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## Main Question or Discussion Point

A common problem in statistics is, "Given that X is distributed according to the pdf f(x) and Y is distributed according to the pdf g(y), what is the pdf h(z) of Z = X + Y?" The answer is the convolution of f(x) and g(y):

$$ h(z)=(f*g)(z)=\int_{-\infty}^\infty f(z-t)g(t) dt = \int_{-\infty}^\infty f(t)g(z-t) dt $$

In my research I have stumbled across the reverse problem given that X and Y are IID (identically and independently distributed): "Given that the random variable Z = X+Y has a known pdf h(z), what is the pdf f(x) if it is known that X and Y are IID?"

Does anyone have insight to how this problem could be solved? Is there such a thing as a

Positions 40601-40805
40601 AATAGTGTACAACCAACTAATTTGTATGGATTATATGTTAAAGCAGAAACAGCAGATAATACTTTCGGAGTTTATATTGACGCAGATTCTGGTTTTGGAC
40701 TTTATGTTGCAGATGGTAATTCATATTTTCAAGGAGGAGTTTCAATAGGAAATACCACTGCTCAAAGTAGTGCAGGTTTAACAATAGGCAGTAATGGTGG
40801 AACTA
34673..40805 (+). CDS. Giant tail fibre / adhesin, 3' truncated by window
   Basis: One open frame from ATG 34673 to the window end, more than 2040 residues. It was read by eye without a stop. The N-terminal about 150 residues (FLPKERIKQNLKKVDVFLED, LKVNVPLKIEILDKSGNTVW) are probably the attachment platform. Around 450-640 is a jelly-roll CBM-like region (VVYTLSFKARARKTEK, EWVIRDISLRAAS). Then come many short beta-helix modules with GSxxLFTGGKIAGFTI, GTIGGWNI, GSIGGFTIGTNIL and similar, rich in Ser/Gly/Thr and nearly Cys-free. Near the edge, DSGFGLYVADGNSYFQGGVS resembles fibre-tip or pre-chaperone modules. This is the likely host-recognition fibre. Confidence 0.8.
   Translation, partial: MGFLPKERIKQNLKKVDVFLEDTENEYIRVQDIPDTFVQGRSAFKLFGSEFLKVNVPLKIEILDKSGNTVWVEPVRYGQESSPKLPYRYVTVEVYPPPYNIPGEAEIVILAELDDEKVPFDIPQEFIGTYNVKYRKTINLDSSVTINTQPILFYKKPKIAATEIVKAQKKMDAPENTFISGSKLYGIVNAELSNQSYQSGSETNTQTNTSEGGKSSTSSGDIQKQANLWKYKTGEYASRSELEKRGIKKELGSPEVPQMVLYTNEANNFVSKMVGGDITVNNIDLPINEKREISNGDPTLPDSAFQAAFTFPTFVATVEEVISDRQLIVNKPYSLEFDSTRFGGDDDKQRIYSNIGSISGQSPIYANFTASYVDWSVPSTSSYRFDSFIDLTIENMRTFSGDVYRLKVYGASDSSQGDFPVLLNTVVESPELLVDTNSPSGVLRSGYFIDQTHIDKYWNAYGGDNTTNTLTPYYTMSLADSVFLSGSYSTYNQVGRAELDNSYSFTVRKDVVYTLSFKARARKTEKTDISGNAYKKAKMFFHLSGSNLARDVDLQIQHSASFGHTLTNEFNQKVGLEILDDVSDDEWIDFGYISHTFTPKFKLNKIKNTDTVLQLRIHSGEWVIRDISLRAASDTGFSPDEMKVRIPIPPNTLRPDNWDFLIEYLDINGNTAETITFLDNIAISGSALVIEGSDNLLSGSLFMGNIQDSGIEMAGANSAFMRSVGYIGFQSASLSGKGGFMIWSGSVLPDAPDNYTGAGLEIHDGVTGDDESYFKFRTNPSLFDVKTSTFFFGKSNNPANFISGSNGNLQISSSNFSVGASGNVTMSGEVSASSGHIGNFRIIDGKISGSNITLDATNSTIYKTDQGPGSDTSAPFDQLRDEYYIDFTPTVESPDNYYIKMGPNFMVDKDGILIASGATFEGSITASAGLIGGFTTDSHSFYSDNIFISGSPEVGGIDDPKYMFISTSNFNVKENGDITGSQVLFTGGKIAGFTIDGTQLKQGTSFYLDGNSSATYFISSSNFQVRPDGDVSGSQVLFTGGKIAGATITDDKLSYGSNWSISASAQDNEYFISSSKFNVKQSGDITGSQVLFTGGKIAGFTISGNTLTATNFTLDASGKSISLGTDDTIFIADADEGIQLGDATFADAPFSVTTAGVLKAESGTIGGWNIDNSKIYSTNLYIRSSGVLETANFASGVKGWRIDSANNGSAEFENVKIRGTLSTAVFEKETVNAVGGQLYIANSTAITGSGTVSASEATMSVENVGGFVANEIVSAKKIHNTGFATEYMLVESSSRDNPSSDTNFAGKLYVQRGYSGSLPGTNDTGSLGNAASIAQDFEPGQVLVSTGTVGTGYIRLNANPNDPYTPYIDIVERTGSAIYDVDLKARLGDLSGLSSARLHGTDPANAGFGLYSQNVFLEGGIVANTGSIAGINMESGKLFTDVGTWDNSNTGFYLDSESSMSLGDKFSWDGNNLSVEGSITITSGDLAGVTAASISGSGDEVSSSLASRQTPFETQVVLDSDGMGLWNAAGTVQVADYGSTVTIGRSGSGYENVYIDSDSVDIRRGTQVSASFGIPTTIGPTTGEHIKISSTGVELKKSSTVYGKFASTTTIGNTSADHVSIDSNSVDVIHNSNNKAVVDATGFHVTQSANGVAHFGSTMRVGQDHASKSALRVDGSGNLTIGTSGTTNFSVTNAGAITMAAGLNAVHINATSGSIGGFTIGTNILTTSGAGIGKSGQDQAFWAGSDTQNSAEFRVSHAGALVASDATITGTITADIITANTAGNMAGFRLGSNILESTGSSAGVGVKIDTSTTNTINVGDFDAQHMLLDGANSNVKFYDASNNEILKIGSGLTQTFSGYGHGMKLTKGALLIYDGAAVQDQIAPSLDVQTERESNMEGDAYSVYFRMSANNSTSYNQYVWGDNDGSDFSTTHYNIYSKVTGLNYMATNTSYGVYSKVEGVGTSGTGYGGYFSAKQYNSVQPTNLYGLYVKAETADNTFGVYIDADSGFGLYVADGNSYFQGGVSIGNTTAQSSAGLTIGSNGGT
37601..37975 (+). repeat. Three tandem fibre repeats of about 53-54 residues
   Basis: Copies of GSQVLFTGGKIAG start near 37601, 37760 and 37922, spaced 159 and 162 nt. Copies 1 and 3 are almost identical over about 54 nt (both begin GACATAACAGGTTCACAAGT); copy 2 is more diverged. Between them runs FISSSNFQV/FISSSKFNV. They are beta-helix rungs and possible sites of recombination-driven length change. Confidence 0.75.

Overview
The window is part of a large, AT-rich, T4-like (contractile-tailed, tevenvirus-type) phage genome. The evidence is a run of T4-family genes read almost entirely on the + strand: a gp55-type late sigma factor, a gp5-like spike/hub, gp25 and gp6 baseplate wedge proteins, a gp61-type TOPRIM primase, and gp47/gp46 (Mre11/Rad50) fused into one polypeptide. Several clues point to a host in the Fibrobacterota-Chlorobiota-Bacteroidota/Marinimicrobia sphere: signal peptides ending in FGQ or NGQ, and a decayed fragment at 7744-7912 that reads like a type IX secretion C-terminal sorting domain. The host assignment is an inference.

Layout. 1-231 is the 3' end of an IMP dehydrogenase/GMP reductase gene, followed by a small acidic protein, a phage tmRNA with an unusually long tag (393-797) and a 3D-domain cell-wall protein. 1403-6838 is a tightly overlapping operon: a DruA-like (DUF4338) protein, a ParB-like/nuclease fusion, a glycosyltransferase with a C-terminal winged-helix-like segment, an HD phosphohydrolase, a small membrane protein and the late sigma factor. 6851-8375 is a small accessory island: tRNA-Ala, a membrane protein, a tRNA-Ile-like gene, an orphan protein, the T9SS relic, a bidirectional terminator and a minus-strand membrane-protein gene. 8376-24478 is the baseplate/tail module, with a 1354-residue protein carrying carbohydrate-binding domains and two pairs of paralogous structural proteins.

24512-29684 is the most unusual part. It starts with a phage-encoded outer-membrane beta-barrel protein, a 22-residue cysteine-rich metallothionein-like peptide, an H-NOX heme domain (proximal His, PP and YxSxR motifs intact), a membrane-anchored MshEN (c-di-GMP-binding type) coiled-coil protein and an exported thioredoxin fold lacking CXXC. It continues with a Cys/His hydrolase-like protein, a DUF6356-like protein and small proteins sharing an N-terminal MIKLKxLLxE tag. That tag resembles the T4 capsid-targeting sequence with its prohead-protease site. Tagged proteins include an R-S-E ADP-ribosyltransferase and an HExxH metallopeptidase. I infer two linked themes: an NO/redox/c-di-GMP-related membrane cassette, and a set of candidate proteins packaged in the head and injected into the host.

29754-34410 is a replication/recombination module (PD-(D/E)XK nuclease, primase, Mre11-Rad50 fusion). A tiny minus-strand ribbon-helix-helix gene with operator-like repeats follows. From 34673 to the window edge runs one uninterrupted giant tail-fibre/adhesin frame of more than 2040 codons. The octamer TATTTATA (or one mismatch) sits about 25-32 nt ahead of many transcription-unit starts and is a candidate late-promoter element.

$$ h(z)=(f*g)(z)=\int_{-\infty}^\infty f(z-t)g(t) dt = \int_{-\infty}^\infty f(t)g(z-t) dt $$

In my research I have stumbled across the reverse problem given that X and Y are IID (identically and independently distributed): "Given that the random variable Z = X+Y has a known pdf h(z), what is the pdf f(x) if it is known that X and Y are IID?"

Does anyone have insight to how this problem could be solved? Is there such a thing as a

*de*convolution operator that could help me? Thanks in advance.